The war for China's ride-hailing market is over as Uber has decided to sell its Chinese business to Didi Chuxing. The truce will certainly secure Didi's dominance in the Chinese market while at the same time bringing Uber closer to its long-planned US IPO. But as CCTV reporter Ying Junyi found out, the deal is far from welcome among Chinese ride-sharing users and their drivers.
Both Didi and Uber spent billions in subsidizing their drivers with bonuses and their passengers with discounts. Uber China has lost 2 billion dollars by now, and Didi admitted last month that it was only now finally beginning to turn a profit in half of the cities in which it operates.
Uber founder Travis Kalanick tried to put a good face on things, saying the merger would create a profitable new company, and that this was the only way to a sustainable long-term business. All those Chinese drivers and their riders don't see things that way, however.
A male interviewee said, "I use Uber once every 2 or 3 days. It's convenient and cheaper than a taxi. After the merger I suspect the subsidies and the service quality will both go down."
A female interviewee said, "The merger creates a monopoly. I suspect changes in prices and in service quality. Office workers like me will be the most affected."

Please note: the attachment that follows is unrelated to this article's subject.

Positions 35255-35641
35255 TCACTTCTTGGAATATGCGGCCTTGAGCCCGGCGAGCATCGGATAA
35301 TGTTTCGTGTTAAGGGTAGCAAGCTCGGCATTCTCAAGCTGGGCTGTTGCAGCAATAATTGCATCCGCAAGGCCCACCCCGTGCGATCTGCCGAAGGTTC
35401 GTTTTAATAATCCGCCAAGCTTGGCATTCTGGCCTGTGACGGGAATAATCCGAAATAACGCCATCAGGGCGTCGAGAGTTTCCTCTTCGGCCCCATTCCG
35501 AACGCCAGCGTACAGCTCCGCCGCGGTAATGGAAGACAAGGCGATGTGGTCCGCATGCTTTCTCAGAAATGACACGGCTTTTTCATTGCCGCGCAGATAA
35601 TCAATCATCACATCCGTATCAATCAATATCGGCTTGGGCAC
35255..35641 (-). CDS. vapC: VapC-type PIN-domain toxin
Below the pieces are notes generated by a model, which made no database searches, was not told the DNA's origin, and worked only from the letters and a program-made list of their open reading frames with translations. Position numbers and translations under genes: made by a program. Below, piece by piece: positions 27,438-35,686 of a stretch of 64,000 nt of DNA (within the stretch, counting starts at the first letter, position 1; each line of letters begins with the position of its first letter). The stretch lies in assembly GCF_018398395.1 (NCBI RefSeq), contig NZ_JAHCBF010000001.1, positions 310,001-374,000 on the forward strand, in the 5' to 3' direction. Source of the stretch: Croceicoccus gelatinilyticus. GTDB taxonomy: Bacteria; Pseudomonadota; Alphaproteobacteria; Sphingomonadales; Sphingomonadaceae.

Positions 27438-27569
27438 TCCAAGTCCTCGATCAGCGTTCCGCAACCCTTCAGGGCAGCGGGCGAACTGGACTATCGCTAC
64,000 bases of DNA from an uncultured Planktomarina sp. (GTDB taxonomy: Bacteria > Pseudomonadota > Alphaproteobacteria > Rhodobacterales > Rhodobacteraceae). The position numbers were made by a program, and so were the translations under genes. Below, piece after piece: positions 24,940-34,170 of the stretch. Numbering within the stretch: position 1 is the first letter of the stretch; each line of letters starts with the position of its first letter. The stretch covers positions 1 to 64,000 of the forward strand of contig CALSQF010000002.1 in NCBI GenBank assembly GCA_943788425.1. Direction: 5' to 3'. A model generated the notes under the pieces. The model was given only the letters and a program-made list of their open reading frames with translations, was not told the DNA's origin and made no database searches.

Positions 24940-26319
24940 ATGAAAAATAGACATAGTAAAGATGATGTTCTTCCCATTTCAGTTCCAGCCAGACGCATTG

Miss Wang used to work in a trading company in Shanghai, but lost her job 18 months ago after her company went bankrupt. As a Didi driver, she now earns up to 10,000 yuan a month for driving 30 hours a week.
Miss Wang, a Didi driver, said, "Uber's takeover reduced our bonus immediately. My daily bonus dropped from 500 yuan to 350 yuan. And the weekly bonus for every 69 orders dropped from 500 yuan to 400 yuan. The rewards multiplier working morning peak hours was cut from 2.4 to 2 times, while in the evening, it's been cut from 2 to 1.6."
Wang said, she and other drivers are considering quitting if the bonuses continue to drop. "Those who drive a leased car cannot make much because of high rental costs. Many have ended their lease contracts. If you drive your own car, it's better. But we just have to adapt to reality -- it's not going to be possible to to earn as much as before."
And Mr. Lin from Didi explained the reason behind that.
Lin Kang, government relations director of Didi, said, "Subsidies were larger when the service was first launched to attract users. WeChat and Alipay did the same thing. But when more and more people get to know the business, it's natural to cut subsidies. We used promotions to educate the market, to let people learn the benefits."
Didi's takeover of the market came just after China's government last week released new regulations legalizing ride-hailing services. The new rules forbid companies from setting fees below costs as a means of pushing out competitors, essentially shutting down the subsidy business model.